By switching to dark mode you can reduce the energy consumption of our digital service.

Vulnerability definitions

This articles bring together definitions of climate change vulnerabillity
Multiple Authors
Nam Nguyen

The ordinary use of the word ‘vulnerability’ refers to the capacity to be wounded, i.e., the degree to which a system is likely to experience harm due to exposure to a hazard.

The scientific use of ‘vulnerability’ has its roots in geography and natural hazards research but this term is now a central concept in a variety of research contexts such as natural hazards and disaster management, ecology, public health, poverty and development, secure livelihoods and famine, sustainability science, land change, and climate impacts and adaptation. 

In order to make sense of the range of definitions, the different interpretations and definitions can be seen to be rooted in three academic disciplines namely risk and hazard or biophysical approaches, political economy and the concept of ecological resilience. Some are focused on systems, places and activities, some on individuals, livelihoods, sectors, landscapes, ecosystems. Generally, definitions relate to a product of exposure and resilience.

 Box 1 provides two definitions that are widely used: 

Climate-related risks interact with other biophysical and social stressors. Vulnerability is defined in the WGII TAR Glossary in terms of susceptibility and as a “function of the character, magnitude, and rate of climate variation to which a system is exposed, its sensitivity, and its adaptive capacity.” Since then, the understanding of vulnerability has acquired increased complexity as a multidimensional concept, with more attention to the relation with structural conditions of poverty and inequality. WGII AR5 defines vulnerability simply as the ‘propensity or predisposition to be adversely affected. Vulnerability encompasses a variety of concepts including sensitivity or susceptibility to harm and lack of capacity to cope and adapt” and many chapters of the IPCC report identify such vulnerabilities through societal risks, particularly in low-income economies (see IPCC Fifth Assessment Report Glossary).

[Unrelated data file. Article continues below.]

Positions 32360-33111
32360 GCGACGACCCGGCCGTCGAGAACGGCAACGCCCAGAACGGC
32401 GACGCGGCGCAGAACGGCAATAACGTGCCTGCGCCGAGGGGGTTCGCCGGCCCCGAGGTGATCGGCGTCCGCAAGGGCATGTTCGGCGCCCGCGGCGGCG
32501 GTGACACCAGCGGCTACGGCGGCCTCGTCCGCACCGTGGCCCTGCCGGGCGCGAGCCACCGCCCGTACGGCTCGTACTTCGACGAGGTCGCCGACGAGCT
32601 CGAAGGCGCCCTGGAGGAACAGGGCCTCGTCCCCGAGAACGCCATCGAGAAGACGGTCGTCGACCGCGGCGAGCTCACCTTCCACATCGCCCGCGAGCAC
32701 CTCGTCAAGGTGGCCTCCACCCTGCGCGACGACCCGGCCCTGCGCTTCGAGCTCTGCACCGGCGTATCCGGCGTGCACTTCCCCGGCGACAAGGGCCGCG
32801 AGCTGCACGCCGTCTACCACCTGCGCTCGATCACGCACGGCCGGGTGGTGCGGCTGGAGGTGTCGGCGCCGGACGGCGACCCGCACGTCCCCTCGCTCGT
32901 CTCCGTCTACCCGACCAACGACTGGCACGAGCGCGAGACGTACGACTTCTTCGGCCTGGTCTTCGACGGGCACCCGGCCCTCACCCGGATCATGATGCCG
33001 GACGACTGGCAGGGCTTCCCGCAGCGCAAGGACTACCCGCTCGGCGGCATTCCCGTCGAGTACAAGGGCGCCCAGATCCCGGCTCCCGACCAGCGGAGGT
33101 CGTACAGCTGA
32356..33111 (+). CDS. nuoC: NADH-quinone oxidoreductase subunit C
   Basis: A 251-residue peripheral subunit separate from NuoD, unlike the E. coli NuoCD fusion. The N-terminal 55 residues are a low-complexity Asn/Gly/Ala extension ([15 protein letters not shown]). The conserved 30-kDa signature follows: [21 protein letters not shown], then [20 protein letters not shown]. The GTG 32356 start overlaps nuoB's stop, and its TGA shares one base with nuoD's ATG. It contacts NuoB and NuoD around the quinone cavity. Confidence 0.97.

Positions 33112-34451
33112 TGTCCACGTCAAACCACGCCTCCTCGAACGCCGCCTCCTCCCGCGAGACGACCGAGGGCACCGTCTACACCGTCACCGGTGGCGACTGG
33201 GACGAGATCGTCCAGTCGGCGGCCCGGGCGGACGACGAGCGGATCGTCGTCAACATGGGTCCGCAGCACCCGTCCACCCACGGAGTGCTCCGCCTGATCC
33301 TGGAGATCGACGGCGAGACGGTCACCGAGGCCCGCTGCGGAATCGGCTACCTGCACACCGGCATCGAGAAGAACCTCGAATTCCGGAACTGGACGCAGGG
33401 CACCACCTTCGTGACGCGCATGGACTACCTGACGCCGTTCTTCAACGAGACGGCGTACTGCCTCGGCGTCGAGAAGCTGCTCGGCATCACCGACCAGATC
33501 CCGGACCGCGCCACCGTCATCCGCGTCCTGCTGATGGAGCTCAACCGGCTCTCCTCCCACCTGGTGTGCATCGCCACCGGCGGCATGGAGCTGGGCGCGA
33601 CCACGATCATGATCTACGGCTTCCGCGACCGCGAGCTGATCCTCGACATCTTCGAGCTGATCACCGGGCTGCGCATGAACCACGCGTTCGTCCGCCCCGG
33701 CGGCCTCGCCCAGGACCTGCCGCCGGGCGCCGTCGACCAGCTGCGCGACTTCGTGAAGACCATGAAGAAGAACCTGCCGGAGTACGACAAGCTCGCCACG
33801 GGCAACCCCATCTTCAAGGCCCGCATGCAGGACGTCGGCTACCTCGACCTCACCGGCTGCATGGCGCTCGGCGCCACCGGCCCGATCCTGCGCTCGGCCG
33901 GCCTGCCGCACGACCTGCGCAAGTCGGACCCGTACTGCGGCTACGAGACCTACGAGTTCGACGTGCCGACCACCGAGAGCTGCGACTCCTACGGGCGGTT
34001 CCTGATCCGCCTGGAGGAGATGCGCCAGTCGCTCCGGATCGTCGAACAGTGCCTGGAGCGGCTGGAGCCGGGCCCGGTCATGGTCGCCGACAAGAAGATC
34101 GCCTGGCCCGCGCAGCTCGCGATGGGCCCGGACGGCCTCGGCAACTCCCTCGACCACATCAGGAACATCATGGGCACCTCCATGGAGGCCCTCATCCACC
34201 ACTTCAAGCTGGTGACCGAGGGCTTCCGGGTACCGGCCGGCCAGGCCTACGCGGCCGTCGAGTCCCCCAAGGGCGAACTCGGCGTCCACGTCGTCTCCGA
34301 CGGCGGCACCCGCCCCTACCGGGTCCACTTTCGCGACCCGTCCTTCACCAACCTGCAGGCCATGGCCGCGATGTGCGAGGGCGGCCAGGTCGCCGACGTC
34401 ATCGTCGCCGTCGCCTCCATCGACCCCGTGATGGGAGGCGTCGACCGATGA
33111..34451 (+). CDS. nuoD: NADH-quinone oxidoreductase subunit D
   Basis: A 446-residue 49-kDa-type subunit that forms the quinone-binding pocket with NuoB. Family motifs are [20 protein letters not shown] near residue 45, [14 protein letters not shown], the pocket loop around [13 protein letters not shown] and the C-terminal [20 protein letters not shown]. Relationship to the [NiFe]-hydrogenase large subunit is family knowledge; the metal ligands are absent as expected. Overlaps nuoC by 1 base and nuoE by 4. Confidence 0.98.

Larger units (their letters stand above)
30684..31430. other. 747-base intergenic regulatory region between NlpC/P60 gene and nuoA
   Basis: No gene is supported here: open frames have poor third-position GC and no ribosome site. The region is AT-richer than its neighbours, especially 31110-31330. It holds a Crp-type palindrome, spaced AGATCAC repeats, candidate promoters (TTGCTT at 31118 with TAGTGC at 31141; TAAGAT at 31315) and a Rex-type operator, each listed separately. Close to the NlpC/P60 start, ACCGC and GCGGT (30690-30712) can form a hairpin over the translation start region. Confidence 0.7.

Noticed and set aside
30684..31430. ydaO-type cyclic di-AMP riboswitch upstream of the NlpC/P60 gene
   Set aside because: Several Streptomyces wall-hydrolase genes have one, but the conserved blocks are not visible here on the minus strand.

The three components of vulnerability, according to the IPCC definition are:

  • exposure,
  • sensitivity,
  • adaptive capacity.

Below are a selection of definitions, highlighting the need to understand what exactly is meant when ‘vulnerability’ is written about divided into the disciplines of their origin. The summary of the three lineages is taken from a paper by Eakin and Luers (2006) and examples of each are given though in some cases they are difficult to place as they span the range of lineages.

You may also want to explore different frameworks for assessing vulnerabilityguidance on vulnerability assessment and this short module on vulnerability assessment.

Risk/hazard definitions

The focal questions in this lineage are: What are the hazards? What are the impacts? What is exposed, to what, where and when?

Key attributes: Exposure (physical threat, external to system), sensitivity

Exposure unit: Places, sectors, activities, landscapes, regions

Decision scale: Regional global

  • Political economy/political ecology lineage

Focal question: How are people and places affected differently?

What explains differential capacities to cope and adapt?

What are the causes and consequences of differential susceptibility?

Key attributes: Capacity, sensitivity, exposure

Exposure unit: Individuals, households, social groups

Decision scale: Local, regional, global

Ecological resilience thinking

Focal question: Why and how do systems change?

What is the capacity to respond to change?

What are the underlying processes that control the ability to cope or adapt?

Key attributes: Thresholds of change, reorganisation; Capacity

Exposure Unit: Ecosystems, coupled human-environmental systems

Decision scale: Landscapes, ecological regions, multiple scales

2001.. the opposite of resilience, where resilience is ‘the capacity of a system to undergo disturbance and maintain its function and controls’Carpenter,S.,Walker, B.,Anderies, J.,Abel, N. (2001) Ecosystems 4:765-781
2014vulnerability tends to focus on changes to system state without considering the direction of trajectories explicitly. High vulnerability may occur because exposure is high, sensitivity is high (low resistance), and/or adaptive capacity is low e.g. an impacted reef fails to recover to a desirable state.Mumby, P.J., Chollett, I., Bozec, Y-M, and Wolff, N.H.(2014)Current Opinion in Environmental Sustainability 2014, 7:22–27

Related resources

Vulnerability indicators and spatial mapping


Vulnerability profiles and thresholds


Add your project

Exchange your climate change adaptation projects and lessons learned with the global community.